The cage assembly including the entire tare weight components of the system is suspended from and mass-centered about the weight-measuring device which in this case is shown to be by way of example of the sometimes referred to "leverless type" load cell, and which is shown generally at 80 (FIGS. 4, 4a, 5 and 5a). Such load cells are currently available on the market and are structured and operate as explained for example in U.S. Pat. Nos. 4,143,727 and 4,146,100. In the drawing herewith at FIGS. 4 and 5, such a load cell is shown schematically at 80 to comprise a beam component 82 fixed to the cradle support bar 32 such as by means of a machine screw 83; an intermediate strain-gage component 84 and a lower beam component 86, which is affixed as by means or a machine screw 87 at one end to the cradle base plate 48. Thus, the entire cage assembly is suspended from the cross bar 32 by way of the load cell unit 80, whereby the strain-gage section 84 of the load cell is variously stressed in accordance with gross weight changes due to variations in the weights of the articles being transported by the conveyor 12. Such stress variations on the strain gage cause corresponding signal changes to be sent to the analog-digital converter 18, which may be of any suitable commercially available type and operates to translate the voltage outputs from the strain-gage transducer to weight-in-pounds readings on the display 20 (FIG. 1).
It is a particular feature of this invention that as best illustrated at FIGS. 4a and 5a, the entire assembly which is minusculely vertically movable incidental to each weighing process (which comprises the gross weight of the system and includes the load to be weighed as well as the cage and its supported components) is substantially statically mass-centered and in equilibrium about the force-reactive axes of the load cell. This movable assembly is depicted by the shaded portion of FIGS. 4a and 5a with a view to graphically differentiating it vis-a-vis the stationary structure of the system. External disturbances effective against the movable assembly such as would otherwise apply transient torque forces to the load cell system and such as would disrupt accurate measurements of the weights of the items being transported by the conveyor are accordingly inoperative to influence accurate functionings of the load cell system. Hence, the machine may be operated at higher speed (capacity) than prior art machines while still providing at least equal or improved weight reporting accuracies.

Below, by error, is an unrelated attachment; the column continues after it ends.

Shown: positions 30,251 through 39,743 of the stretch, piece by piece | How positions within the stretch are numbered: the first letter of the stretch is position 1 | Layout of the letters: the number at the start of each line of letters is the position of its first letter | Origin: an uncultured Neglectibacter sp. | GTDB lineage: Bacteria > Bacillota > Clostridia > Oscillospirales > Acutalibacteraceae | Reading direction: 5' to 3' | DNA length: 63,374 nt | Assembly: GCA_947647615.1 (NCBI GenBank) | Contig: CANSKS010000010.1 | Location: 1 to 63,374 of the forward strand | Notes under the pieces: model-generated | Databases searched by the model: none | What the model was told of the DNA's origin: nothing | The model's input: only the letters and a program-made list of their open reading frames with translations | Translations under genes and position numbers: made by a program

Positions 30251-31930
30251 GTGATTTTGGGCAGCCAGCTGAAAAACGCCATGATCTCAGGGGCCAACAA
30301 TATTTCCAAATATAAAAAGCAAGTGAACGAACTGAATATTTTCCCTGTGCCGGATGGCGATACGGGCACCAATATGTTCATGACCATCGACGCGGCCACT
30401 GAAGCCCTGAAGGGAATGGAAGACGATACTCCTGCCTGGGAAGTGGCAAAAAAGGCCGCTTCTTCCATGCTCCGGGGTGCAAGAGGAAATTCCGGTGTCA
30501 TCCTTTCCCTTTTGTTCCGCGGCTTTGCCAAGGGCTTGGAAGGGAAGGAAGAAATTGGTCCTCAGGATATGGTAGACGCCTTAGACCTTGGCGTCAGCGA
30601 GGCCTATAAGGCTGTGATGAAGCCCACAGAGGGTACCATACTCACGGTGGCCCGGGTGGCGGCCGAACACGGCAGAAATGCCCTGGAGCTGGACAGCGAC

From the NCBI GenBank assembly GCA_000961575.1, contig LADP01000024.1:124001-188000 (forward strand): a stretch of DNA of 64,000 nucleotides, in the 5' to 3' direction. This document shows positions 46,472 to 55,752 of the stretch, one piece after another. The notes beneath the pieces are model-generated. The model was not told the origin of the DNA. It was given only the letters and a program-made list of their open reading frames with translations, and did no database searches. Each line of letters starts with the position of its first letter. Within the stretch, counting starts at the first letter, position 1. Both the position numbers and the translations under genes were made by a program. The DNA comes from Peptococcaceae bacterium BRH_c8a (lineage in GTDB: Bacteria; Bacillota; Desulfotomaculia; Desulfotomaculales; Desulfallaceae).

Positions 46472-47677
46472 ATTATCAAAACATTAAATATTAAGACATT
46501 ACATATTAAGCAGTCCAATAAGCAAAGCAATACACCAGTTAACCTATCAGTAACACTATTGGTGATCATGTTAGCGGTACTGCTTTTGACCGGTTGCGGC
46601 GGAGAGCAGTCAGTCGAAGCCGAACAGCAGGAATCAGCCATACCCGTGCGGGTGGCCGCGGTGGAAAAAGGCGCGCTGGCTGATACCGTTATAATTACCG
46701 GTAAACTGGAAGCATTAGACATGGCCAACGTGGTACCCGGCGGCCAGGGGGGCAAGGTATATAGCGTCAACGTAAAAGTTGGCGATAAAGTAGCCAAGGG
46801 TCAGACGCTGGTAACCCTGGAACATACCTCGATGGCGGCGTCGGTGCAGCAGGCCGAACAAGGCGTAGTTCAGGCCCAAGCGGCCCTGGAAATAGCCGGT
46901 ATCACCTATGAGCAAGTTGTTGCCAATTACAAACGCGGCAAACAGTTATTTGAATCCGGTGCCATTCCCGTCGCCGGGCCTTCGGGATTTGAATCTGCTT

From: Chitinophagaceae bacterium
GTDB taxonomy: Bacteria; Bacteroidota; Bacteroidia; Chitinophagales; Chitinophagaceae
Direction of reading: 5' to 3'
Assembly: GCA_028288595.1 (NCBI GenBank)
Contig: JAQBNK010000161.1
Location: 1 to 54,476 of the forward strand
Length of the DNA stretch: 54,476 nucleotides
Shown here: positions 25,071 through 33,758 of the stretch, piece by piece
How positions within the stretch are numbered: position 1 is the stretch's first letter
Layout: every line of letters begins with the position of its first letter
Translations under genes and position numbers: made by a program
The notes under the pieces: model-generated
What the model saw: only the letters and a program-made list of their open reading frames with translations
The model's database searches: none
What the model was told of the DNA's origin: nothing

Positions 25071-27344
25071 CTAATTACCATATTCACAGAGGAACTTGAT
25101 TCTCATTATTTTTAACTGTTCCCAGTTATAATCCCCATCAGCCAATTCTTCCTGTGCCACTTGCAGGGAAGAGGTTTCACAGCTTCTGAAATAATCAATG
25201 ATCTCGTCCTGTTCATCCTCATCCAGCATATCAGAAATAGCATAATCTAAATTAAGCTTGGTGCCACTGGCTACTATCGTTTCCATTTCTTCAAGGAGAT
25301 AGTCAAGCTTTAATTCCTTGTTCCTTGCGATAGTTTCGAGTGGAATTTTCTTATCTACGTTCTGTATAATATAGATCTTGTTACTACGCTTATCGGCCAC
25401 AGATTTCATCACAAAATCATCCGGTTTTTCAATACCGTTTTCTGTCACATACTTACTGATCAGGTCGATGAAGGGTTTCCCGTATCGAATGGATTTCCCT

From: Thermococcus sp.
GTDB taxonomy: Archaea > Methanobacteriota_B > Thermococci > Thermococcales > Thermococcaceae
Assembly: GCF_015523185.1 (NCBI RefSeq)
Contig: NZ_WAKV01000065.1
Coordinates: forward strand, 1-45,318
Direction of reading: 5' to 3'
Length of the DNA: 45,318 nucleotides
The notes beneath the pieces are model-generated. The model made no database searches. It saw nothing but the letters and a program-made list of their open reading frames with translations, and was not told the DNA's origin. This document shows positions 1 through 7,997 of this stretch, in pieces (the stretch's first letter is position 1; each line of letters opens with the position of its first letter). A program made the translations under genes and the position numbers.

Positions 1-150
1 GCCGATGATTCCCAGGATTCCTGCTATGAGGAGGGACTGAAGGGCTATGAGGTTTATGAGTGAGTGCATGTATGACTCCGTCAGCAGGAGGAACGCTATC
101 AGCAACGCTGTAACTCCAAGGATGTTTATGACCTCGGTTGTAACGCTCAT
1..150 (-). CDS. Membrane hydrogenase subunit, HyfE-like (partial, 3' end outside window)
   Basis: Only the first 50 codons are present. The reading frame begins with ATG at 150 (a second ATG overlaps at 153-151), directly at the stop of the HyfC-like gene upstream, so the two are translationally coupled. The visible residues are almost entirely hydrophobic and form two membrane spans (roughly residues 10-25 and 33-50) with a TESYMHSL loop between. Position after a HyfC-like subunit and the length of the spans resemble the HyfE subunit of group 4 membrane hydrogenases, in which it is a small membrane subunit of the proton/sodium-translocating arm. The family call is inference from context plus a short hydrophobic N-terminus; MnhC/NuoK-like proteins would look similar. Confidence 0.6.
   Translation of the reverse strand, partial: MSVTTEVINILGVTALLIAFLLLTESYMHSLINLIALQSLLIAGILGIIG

As best shown at FIG. 7, the conveyor belt slide plate 50 is margined by down-turned flange portions 51,51 which are fixed as by means of devices 51a to side rails 88,89 which lie along the tops of the cradle side plates 42,44 respectively. Rail 89 is hingedly connected as shown at 90 to cradle side plate 44 and the rail 88 is equipped with pivotal latch members 91,91 for detachable locking arrangements with the cradle side plate 42. As best shown at FIG. 6, the latch devices 91,91 which are pivotally mounted on the rail 88 such as by means of U-shaped pivot pins 91a, are barb-shaped at their lower ends 92 for engagement with spear-shaped abutments 93,93 which are affixed to the side plate 42, and arranged to be upwardly biased by means of tension springs 94. Thus, the latches as shown may be of the downwardly depressable types for release of the rail 88 from the side plate 42. However, it is to be understood that any other suitable type of manually releasable latch arrangement may be employed for locking the rail 88 relative to the side plate 42 during operation of the machine.